In their experiment, the team synthesized what they call  interfering nanoparticles, or iNOPs, made from repetitively branched molecules  of a small natural polymer called poly-L-lysine. The iNOPs were specially  designed with positively charged residues connected by disulfide bonds and these  iNOPS assemble into a complex with negatively charged siRNA molecules. It’s the  bonds that ensure that the siRNA molecules remain with the nanoparticle, named  iNOP-7DS. However, once inside targeted cells, a naturally occurring and  abundant antioxidant called glutathione breaks the bond, releasing the siRNA  molecules. In their experiment, Dr. Rana and colleagues showed in the lab that  iNOP-7DS is reducible – that is, the disulfide bonds holding the siRNA molecules  can be broken.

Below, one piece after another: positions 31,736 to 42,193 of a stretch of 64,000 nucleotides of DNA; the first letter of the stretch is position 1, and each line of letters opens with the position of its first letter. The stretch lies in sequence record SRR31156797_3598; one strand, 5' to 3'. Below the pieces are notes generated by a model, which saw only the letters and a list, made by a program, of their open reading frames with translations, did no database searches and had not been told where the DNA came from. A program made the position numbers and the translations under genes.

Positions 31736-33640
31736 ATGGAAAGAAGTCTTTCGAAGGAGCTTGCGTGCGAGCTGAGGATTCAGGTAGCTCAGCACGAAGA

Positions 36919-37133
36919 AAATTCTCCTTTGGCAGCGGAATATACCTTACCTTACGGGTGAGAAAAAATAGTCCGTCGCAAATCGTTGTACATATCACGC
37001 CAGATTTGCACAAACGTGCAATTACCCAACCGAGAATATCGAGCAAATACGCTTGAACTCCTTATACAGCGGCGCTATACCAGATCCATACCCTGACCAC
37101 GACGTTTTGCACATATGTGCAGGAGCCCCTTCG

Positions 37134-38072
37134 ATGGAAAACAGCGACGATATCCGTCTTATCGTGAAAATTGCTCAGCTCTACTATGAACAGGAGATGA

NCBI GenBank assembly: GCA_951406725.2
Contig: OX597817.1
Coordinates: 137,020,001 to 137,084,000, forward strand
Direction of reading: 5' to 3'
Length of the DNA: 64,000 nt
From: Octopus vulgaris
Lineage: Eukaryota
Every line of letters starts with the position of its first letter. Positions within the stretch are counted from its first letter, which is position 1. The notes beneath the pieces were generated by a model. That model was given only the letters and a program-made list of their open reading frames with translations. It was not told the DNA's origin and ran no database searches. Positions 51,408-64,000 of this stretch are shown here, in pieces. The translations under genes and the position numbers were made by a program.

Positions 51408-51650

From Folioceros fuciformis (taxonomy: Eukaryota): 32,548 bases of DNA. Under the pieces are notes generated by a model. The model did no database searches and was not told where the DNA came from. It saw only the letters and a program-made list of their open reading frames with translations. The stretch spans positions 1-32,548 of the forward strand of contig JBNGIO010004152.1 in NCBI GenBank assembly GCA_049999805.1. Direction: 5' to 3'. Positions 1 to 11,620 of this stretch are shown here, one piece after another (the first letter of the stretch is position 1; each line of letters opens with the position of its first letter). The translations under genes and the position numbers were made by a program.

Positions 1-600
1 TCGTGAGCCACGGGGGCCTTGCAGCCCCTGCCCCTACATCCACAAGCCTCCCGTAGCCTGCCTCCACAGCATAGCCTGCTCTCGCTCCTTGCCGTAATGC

They next showed that iNOP-7DS can be delivered effectively  inside cultured murine liver cells, where the siRNA molecules silenced a gene  called ApoB. This gene has been notoriously difficult to regulate in liver cells  with small molecule drugs; high levels of the protein that ApoB encodes can lead  to plaques that cause vascular disease.
Dr. Rana’s lab further showed in tests that their nanoparticle  remained stable in serum, suggesting that it is not degraded in the bloodstream.  Finally, the researchers showed in tests with mice that their nanoparticle  iNOP-7DS can be delivered effectively to the liver, spleen, and lung; and it  suppressed the level of messenger RNA involved in the expression of the ApoB  gene. In their in vivo experiment, they found that extremely small doses of  siRNA were effective.